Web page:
Brady Quinn, drafted No. 22, may have missed enough drills that he won t be able to beat out QBs Charlie Frye or Derek Anderson.
BEREA, Ohio Brady Quinn has some catching up to do.
The quarterback signed a five-year contract last night with the Cleveland Browns, ending an 11-day holdout that essentially eliminated his chances to begin the season as the team s starter.
After agreeing to terms, Quinn flew in from Arizona, where he had been working out, and signed his first pro contract shortly after arriving at the Browns training facility.
He s scheduled to appear at a news conference this morning before practicing for the first time this summer with his teammates.
He missed 16 practices during his holdout.
Browns coach Romeo Crennel noted that Quinn looked lost when he practiced with the team in May and has a long way to go.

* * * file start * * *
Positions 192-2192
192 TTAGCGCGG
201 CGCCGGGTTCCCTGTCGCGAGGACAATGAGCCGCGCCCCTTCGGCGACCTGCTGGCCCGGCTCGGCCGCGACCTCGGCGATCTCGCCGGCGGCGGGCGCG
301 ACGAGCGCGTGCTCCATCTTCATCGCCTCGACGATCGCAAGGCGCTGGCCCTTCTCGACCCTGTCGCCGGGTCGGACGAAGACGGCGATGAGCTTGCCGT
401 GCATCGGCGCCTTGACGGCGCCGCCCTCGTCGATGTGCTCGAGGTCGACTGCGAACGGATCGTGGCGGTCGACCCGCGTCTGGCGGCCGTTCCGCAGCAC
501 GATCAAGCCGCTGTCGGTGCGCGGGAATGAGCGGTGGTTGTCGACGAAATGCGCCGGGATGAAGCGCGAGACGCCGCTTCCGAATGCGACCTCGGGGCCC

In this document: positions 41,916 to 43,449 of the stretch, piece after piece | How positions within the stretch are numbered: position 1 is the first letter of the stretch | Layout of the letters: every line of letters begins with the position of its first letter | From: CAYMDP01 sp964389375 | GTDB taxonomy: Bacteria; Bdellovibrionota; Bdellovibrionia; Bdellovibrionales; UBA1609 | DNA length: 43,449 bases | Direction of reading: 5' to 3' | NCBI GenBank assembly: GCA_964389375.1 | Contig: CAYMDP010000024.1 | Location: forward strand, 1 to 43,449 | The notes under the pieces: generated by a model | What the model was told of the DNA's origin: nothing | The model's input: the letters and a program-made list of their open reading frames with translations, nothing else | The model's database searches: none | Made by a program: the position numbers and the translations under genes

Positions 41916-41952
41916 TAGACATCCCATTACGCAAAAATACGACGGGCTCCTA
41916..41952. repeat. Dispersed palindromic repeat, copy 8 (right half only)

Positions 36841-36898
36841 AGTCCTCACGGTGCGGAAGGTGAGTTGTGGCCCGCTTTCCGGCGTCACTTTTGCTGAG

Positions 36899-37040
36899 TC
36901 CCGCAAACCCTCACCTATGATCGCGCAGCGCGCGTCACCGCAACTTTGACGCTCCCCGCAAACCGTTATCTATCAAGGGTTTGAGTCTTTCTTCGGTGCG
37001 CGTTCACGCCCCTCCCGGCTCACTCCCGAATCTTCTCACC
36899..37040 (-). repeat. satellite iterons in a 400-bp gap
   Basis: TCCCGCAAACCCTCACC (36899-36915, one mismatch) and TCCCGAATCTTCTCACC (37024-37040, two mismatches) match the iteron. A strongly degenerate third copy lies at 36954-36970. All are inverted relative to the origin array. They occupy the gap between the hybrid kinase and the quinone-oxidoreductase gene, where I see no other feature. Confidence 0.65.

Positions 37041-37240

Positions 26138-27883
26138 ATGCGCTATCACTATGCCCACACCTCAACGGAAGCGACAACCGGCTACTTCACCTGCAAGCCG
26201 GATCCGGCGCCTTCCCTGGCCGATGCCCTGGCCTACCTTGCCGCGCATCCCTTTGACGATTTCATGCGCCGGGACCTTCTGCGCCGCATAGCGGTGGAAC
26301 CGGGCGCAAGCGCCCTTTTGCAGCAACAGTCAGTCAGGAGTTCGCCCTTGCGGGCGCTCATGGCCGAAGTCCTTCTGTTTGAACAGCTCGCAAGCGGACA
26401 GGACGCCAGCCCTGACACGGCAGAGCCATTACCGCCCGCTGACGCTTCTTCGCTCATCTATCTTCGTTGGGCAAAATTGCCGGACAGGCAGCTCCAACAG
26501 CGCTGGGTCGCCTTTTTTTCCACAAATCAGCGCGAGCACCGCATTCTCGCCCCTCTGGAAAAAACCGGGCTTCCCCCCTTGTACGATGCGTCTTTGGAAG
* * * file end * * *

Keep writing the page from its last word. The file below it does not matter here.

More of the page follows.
He ll get here early and he ll stay late. I know if you put those kind of hours in and study, you ll have a chance. Plus, I believe he s a smart kid also on reports by some people I know, a grinning Crennel said, referring to Notre Dame coach Charlie Weis.
The deal, worth $20.2 million, with $7.75 million guaranteed, could reach $30 million over five years with incentives.
Quinn s absence has all but ensured he will not win the Browns starting job, which has become a two-man contest between Charlie Frye and Derek Anderson. Quinn has missed 16 practices.
It s unfortunate that it took this long to get done, Savage said. I feel like it s a deal that we potentially could have done at the start of camp.
Quinn, a four-year starter at Notre Dame, was projected as a top 10 pick in April s draft.
When he slipped deeper into the first round, the Browns traded a 2008 first-round pick to Dallas and selected the Ohio native and childhood Browns fan at No. 22.
During Quinn s holdout, Crennel coldly referred to him as the quarterback and not by name. He continued to refer to him that way yesterday.